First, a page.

I was lucky enough to attend the Floriade in Antwerp once, and it was indeed fabulous and worth waiting for.

  14. Maybe it is time to consider a U. S. ‘Chelsea’ show. There is nothing in this country like the Chelsea Flower Show which incorporates all facets of horticulture from design through gadgets. If I win the mega lottery, I will give it a go but for now, the regional flower shows are really not for those of us who are already gardening. They are for those who can’t, won’t or haven’t and just enjoy the displays. They promote gardening to those who don’t and I think that is of great value.

  15. For the last couple of years I have headed north to Philadelphia to work at that flower show. My only complaints about it is that there aren’t enough places to sit down and that it is too dark for a normal person with a point-n-shoot camera to get a decent picture. I like the way they segregate the different parts of the show so that if you don’t care about floral design you can just skip that corner. To me it is like a gallery of cutting edge efforts from some very talented people. Not a lot of it applies to what I want to do in my yard but it is still impressive. It could be improved if the vendors were more plant focused and if the nursery industry showcased their latest and greatest – which they do over in the design area but I would like to get up close and personal with the specimen. Too many of the vendors are selling low-end-import-junk or extremely expensive one-of-a-kind items. It’s not fair for me to call growing lucky bamboo “not gardening”, but I would rather only see one or two booths selling it at a garden show and more booths selling hard to find plants.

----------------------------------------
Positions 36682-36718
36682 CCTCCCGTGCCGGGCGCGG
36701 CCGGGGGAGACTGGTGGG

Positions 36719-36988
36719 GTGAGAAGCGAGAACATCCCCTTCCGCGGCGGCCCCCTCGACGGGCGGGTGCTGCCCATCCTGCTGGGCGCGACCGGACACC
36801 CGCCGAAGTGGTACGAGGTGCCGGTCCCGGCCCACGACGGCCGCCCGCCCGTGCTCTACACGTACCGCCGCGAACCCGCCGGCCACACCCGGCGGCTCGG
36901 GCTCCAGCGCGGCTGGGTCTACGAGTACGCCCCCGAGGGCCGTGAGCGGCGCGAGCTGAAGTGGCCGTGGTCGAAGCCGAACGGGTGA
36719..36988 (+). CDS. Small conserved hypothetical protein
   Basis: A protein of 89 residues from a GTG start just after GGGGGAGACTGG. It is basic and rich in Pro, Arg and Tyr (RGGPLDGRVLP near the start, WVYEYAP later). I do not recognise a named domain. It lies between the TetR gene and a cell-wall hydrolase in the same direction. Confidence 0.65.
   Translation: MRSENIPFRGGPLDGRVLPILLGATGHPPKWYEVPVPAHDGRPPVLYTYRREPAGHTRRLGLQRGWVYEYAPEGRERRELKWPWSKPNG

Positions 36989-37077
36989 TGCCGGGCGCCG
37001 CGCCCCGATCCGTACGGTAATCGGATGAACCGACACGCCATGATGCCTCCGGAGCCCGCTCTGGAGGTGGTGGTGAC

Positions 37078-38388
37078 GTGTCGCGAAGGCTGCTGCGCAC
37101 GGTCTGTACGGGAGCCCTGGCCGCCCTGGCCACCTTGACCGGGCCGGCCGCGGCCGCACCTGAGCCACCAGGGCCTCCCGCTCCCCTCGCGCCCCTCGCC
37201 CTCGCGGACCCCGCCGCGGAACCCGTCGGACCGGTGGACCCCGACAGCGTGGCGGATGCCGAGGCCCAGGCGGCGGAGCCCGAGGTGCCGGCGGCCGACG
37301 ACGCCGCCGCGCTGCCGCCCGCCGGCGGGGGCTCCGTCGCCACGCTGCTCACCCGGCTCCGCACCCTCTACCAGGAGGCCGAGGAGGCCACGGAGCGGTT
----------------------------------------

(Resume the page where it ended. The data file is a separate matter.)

16. I’m not sure what people are talking about here. In Mpls we have ‘home and garden’ shows–is that what you mean? I never took the ‘garden’ part seriously; who could given where they are held?

    The museum does an Arts in Bloom even in the spring that is fabulous though!!